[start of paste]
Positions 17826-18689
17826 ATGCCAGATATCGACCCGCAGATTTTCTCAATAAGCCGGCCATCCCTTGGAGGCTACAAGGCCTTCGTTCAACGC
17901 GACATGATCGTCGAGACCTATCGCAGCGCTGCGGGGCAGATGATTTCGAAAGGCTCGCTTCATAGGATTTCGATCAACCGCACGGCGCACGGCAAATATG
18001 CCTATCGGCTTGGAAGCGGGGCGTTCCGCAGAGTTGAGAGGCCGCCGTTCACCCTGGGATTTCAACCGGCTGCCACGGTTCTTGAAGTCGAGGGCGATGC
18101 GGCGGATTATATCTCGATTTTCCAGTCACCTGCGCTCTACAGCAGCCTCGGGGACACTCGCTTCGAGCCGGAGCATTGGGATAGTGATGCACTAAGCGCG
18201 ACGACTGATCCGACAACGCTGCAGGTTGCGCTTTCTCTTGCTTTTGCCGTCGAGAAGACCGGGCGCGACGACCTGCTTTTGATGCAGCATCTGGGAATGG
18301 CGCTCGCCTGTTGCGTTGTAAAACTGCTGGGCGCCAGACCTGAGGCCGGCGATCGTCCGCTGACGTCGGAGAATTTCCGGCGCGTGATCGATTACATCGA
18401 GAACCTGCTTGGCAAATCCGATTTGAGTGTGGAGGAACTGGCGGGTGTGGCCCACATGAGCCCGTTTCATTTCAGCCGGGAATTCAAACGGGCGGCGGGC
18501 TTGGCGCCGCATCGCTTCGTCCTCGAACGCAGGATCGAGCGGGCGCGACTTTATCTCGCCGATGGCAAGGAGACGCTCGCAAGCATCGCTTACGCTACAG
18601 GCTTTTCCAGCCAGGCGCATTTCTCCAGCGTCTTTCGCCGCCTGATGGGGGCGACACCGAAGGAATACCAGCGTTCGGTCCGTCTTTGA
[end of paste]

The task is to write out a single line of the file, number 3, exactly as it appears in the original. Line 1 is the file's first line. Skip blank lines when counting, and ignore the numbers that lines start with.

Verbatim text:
17901 GACATGATCGTCGAGACCTATCGCAGCGCTGCGGGGCAGATGATTTCGAAAGGCTCGCTTCATAGGATTTCGATCAACCGCACGGCGCACGGCAAATATG